Summer Conference 1999: Science, Ethics & Human Destiny

When Science Meets Culture: What do we do with scientific knowledge?

MARGARET SCHABAS, Department of Philosophy, York University

I was going to start by making the argument about the divide between science and culture as having really commenced in a very profound way about a century ago.

But because of this morning’s discussion about sciences being ethically neutral I want to address some of those issues first.

Let me just go back to the questions this morning about facts and values.

There is a general view that never the twain shall meet; that there is a fact of the matter that water boils at 100%C and there is a value judgement, say, that all killing is bad or something of that sort.

These are really quite autonomous kinds of knowledge. Science, therefore, in so far as it tries to arrive at the facts about the world, is really separate from ethics, a branch of knowledge that tries to make some meaningful claims about human values and judgements.

But in the last 50 or so years, really after Hiroshima, it became apparent that scientists are not in some sense aethical, or out of the ethical net; that they have responsibilities and that the Platonic notion that pursuing the truth makes you a virtuous person could no longer be sustained.

So, really Hiroshima is the critical moment. Since then, people who have written on the subject of facts and values have really come to a different prospective. In the area of values, they have come to see that we can assimilate a lot of factual knowledge.

Say, for example, [in] the debate about abortion, one could maybe make some ethical headway by bringing to bear certain questions about the sentience of the fetus; certain questions about viability given the medical profession.

In other words you can begin to make some headway on long standing ethical questions because of the appeal to facts. So, in some sense, ethics has hardened itself. It has become more scientific.

The other side of is, we have come to see how value-laden science is. I will just give you a brief framework of that. There are what are called constitutive values. Values that you are in the very nature of doing science. Values mostly about methods.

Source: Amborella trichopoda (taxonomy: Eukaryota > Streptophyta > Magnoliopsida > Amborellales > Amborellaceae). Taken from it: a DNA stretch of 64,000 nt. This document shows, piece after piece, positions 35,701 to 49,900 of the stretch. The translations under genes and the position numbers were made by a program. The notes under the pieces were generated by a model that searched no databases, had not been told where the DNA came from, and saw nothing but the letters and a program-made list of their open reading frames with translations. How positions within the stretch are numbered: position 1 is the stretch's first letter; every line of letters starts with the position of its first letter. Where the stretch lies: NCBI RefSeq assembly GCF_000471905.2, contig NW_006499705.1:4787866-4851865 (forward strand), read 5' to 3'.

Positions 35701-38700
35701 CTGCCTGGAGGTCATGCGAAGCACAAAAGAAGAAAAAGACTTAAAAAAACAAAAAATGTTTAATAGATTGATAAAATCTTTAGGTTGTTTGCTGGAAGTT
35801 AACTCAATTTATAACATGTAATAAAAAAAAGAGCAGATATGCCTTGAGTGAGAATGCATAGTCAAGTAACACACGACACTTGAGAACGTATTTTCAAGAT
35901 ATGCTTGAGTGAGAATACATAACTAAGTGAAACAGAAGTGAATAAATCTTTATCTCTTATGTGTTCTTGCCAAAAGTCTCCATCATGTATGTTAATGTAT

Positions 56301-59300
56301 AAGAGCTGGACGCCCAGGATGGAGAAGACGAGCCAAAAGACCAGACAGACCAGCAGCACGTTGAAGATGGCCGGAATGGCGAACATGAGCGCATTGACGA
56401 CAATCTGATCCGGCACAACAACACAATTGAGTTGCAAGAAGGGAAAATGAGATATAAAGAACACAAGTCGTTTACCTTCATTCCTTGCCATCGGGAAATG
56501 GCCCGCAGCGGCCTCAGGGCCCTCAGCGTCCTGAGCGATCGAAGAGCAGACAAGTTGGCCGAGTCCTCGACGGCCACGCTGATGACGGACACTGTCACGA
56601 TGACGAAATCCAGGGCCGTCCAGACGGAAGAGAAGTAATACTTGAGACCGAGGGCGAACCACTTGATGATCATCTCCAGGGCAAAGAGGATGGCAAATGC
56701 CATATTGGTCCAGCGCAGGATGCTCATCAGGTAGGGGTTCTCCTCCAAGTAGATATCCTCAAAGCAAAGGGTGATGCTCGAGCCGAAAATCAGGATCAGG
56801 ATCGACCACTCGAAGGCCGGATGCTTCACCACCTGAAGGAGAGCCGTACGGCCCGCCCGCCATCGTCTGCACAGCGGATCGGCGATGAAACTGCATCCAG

For example, the direction that was taken since the 17th century, since Galileo maintained that the book of nature is written in the language of mathematics, to make science a mathematical pursuit. Aristotle has a lot of rich scientific insights, but no mathematics. It could have been the case that science continued in that direction, but it didn’t. That in itself is a constitutive value.

Those of you who have studies statistics know there are lots of valued judgements that go into making decisions about sample size, tolerable margins of error and so forth. There are lots of ways in which in its very essence science is value-laden. It is constitutively going to force judgements of that sort.

I will just touch briefly on the one that you could think of where science is outrightly biased. An example might the pursuit of phrenology in the early 19th century, when scientists – people recognized in the community of science – took up the study of brain size or basically the bone size.

You can see a lot of this as serving their goal of trying to establish the superiority of white males. That was something that was clear and you might think of some more recent cases, and I won’t mention a well known professor at [the University of] Western Ontario where you may see again outright biases that were brought to bear in the name of scientific research.